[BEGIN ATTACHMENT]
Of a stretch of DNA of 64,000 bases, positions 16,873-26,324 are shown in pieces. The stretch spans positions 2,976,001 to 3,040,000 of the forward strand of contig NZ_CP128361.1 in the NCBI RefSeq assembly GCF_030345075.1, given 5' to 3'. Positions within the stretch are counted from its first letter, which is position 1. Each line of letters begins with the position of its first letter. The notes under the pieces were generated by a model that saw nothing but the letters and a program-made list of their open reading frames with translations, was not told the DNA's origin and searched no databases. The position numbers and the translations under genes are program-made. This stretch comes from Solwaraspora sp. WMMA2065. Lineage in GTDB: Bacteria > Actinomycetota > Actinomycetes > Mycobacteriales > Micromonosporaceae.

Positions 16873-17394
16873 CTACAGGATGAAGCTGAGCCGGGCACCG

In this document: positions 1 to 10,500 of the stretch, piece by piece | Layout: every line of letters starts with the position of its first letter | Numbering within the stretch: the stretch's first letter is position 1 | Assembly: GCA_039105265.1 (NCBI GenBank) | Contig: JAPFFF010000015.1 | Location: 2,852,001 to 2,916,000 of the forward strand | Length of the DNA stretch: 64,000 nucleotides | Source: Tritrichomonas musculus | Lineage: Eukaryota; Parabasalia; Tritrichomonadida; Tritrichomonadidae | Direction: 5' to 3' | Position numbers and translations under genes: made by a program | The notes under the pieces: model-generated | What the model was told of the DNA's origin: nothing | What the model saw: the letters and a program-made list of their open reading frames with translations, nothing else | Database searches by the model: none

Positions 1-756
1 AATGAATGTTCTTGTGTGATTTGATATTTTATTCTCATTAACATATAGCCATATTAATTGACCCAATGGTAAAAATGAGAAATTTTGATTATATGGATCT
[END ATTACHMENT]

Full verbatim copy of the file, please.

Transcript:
Of a stretch of DNA of 64,000 bases, positions 16,873-26,324 are shown in pieces. The stretch spans positions 2,976,001 to 3,040,000 of the forward strand of contig NZ_CP128361.1 in the NCBI RefSeq assembly GCF_030345075.1, given 5' to 3'. Positions within the stretch are counted from its first letter, which is position 1. Each line of letters begins with the position of its first letter. The notes under the pieces were generated by a model that saw nothing but the letters and a program-made list of their open reading frames with translations, was not told the DNA's origin and searched no databases. The position numbers and the translations under genes are program-made. This stretch comes from Solwaraspora sp. WMMA2065. Lineage in GTDB: Bacteria > Actinomycetota > Actinomycetes > Mycobacteriales > Micromonosporaceae.

Positions 16873-17394
16873 CTACAGGATGAAGCTGAGCCGGGCACCG

In this document: positions 1 to 10,500 of the stretch, piece by piece | Layout: every line of letters starts with the position of its first letter | Numbering within the stretch: the stretch's first letter is position 1 | Assembly: GCA_039105265.1 (NCBI GenBank) | Contig: JAPFFF010000015.1 | Location: 2,852,001 to 2,916,000 of the forward strand | Length of the DNA stretch: 64,000 nucleotides | Source: Tritrichomonas musculus | Lineage: Eukaryota; Parabasalia; Tritrichomonadida; Tritrichomonadidae | Direction: 5' to 3' | Position numbers and translations under genes: made by a program | The notes under the pieces: model-generated | What the model was told of the DNA's origin: nothing | What the model saw: the letters and a program-made list of their open reading frames with translations, nothing else | Database searches by the model: none

Positions 1-756
1 AATGAATGTTCTTGTGTGATTTGATATTTTATTCTCATTAACATATAGCCATATTAATTGACCCAATGGTAAAAATGAGAAATTTTGATTATATGGATCT